SuperFish is just the tip of the Komodia iceberg

SuperFish is just the tip of the Komodia iceberg

Since last week, Lenovo has been in the midst of the turmoil with the highlighting of Superfish, a software preinstalled on its laptops wishing to "help" users to discover potentially interesting products.

Komodia An adware that draws into the habits of the user on the Internet to adapt its proposals … In short it is no more and no less than adware. And the software goes further since it installs a self-signed root electronic certificate allowing it to intercept HTTPS encrypted traffic, thus presenting itself as a gateway for online attacks …

If Lenovo is currently in the spotlight, the manufacturer is not behind the development of SuperFish. At the controls, we find an Israeli company called Komodia which specializes in the creation of technologies allowing to intercept encrypted flows in SSL in order to insert unsolicited advertisements. The firm would have sold this technology to the Californian publisher Superfish.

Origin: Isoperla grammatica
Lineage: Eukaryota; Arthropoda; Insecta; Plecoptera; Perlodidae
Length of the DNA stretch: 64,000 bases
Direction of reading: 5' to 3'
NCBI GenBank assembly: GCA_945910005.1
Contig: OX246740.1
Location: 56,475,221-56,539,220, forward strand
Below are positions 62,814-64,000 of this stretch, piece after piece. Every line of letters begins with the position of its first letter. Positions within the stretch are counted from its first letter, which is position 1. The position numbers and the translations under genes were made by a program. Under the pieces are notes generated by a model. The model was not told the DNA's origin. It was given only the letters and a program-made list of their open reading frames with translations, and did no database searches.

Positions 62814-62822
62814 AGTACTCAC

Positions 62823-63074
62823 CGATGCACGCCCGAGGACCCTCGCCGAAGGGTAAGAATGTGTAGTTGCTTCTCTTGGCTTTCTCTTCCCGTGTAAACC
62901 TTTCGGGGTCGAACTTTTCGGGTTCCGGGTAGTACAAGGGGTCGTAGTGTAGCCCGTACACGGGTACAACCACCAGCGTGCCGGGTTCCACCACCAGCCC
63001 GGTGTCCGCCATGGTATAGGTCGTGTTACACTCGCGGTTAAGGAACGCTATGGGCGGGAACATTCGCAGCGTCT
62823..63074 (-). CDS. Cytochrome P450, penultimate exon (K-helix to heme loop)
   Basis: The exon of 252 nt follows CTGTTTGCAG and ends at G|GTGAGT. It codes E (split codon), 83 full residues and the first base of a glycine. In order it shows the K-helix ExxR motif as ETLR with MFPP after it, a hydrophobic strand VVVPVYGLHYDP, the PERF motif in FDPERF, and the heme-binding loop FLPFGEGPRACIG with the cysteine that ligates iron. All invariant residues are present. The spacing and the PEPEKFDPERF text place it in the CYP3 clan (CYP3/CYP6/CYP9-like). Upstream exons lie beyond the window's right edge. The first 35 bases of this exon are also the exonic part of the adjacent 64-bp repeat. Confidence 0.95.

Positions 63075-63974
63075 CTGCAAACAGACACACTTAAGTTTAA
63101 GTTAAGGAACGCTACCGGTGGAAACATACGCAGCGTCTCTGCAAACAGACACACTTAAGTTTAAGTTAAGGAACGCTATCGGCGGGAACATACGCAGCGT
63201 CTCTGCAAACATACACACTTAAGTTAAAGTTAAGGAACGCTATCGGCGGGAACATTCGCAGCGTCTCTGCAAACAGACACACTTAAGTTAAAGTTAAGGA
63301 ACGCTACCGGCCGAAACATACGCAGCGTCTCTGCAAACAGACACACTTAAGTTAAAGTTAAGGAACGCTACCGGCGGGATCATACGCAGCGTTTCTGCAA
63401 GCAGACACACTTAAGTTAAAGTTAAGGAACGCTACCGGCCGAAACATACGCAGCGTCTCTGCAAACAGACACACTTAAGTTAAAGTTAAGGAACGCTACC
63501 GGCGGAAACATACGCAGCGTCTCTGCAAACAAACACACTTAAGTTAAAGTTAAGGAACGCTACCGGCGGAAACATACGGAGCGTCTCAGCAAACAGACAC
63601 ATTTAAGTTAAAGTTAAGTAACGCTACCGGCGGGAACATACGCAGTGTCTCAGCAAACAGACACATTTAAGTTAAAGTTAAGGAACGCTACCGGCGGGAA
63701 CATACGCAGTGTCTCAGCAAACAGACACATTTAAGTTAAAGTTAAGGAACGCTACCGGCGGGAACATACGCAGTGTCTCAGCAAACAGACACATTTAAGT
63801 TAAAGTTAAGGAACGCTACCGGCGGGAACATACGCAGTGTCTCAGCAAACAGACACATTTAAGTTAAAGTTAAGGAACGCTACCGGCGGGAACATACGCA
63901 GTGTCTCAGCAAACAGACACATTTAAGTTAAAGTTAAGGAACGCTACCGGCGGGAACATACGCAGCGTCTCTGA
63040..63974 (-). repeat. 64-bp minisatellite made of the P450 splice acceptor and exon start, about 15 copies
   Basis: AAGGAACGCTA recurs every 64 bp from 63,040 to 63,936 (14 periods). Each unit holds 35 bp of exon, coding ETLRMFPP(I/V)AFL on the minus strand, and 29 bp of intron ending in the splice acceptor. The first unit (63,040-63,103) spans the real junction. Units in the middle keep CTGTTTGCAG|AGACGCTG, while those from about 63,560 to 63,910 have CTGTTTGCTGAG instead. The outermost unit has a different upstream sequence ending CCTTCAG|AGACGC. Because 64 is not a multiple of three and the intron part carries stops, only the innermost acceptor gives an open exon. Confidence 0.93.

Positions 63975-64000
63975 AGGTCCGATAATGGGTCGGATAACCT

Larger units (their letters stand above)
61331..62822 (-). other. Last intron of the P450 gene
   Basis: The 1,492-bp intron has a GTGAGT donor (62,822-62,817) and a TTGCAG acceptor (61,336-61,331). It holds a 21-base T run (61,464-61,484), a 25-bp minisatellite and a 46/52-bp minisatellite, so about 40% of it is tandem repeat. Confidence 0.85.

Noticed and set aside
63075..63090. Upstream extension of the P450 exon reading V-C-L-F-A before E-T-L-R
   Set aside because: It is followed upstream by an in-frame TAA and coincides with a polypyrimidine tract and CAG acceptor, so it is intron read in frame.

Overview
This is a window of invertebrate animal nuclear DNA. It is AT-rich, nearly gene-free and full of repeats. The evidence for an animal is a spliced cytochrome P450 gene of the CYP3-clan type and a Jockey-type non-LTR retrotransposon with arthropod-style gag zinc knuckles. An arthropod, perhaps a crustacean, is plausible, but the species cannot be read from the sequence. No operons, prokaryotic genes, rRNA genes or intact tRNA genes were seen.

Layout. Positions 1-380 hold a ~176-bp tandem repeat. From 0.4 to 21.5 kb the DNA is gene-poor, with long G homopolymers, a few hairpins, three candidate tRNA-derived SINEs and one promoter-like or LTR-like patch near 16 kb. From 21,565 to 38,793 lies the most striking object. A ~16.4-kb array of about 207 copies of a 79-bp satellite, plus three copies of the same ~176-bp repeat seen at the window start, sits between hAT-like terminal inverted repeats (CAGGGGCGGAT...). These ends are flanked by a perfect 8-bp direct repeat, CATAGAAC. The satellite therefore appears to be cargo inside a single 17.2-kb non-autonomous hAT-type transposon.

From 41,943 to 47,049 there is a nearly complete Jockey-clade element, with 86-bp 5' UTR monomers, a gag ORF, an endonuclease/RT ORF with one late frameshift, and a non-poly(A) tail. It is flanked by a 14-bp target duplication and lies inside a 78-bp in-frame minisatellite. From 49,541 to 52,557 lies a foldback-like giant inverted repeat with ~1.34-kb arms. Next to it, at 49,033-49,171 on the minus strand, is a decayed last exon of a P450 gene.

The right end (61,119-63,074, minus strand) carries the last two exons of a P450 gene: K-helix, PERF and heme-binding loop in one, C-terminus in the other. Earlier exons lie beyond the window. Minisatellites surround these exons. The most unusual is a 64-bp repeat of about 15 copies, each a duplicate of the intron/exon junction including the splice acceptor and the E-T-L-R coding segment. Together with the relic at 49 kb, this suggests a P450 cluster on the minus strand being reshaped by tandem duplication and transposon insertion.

The Superfish and Lenovo scandal led security researchers to Komodia, they now believe that the company poses a major security risk to Internet users, not just those using devices provided by Lenovo.

Indeed, the SSL interception technology developed by Komodia is currently found in a host of other software. Marc Rodgers, security researcher, would have spotted it in parental filters like Kuipira or Qustodio, in anonymization software like Easy Hide IP, network monitoring tools like StaffCop and even antivirus scanners like Lavasoft Ad-Aware Web Companion.

We would also find it in adware such as WiredTools, Say Media Group, CartCrunch, Over The Rainbow, System Alerts, Objectify Media, OptimizerStudio … The list is long and not exhaustive, and we are barely aware of the extent of the latter. Tens of thousands of users would be affected.

Since the case was updated, the Komodia website has responded to absent subscribers (it remains available on the Internet Archive). Of particular note is the statement by its CEO Barak Weichselbaum who would present himself almost as a benefactor on LinKedIn: "My greatest vision is to create a world where children can surf the Internet safely, and I make sure that this vision materializes."